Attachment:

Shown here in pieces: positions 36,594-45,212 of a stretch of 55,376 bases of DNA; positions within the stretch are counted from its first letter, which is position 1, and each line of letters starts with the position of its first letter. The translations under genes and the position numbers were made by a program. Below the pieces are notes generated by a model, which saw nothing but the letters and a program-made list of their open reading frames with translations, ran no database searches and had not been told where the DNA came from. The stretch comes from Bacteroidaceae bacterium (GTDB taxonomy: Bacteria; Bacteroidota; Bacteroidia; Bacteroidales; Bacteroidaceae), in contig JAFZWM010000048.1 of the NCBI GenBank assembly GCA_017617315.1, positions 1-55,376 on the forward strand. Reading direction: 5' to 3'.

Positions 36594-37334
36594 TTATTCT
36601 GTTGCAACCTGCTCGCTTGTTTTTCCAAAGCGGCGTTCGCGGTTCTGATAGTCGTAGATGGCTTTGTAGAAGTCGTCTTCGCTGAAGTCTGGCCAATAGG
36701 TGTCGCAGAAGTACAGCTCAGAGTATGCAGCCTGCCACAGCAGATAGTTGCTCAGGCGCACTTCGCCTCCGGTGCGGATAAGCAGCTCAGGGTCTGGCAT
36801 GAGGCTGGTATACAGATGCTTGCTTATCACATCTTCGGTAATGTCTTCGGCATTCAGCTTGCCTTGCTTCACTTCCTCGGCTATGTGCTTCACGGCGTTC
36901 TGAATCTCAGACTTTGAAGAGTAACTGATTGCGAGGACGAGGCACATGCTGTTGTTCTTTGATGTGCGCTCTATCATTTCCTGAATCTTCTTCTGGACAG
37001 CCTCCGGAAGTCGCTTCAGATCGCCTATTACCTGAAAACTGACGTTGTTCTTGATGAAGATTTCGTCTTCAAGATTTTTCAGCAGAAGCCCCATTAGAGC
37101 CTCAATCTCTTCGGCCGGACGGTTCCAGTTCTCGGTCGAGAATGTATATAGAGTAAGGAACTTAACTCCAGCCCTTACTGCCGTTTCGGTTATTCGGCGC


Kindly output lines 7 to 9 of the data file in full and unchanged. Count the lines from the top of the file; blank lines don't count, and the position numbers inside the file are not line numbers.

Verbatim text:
36901 TGAATCTCAGACTTTGAAGAGTAACTGATTGCGAGGACGAGGCACATGCTGTTGTTCTTTGATGTGCGCTCTATCATTTCCTGAATCTTCTTCTGGACAG
37001 CCTCCGGAAGTCGCTTCAGATCGCCTATTACCTGAAAACTGACGTTGTTCTTGATGAAGATTTCGTCTTCAAGATTTTTCAGCAGAAGCCCCATTAGAGC
37101 CTCAATCTCTTCGGCCGGACGGTTCCAGTTCTCGGTCGAGAATGTATATAGAGTAAGGAACTTAACTCCAGCCCTTACTGCCGTTTCGGTTATTCGGCGC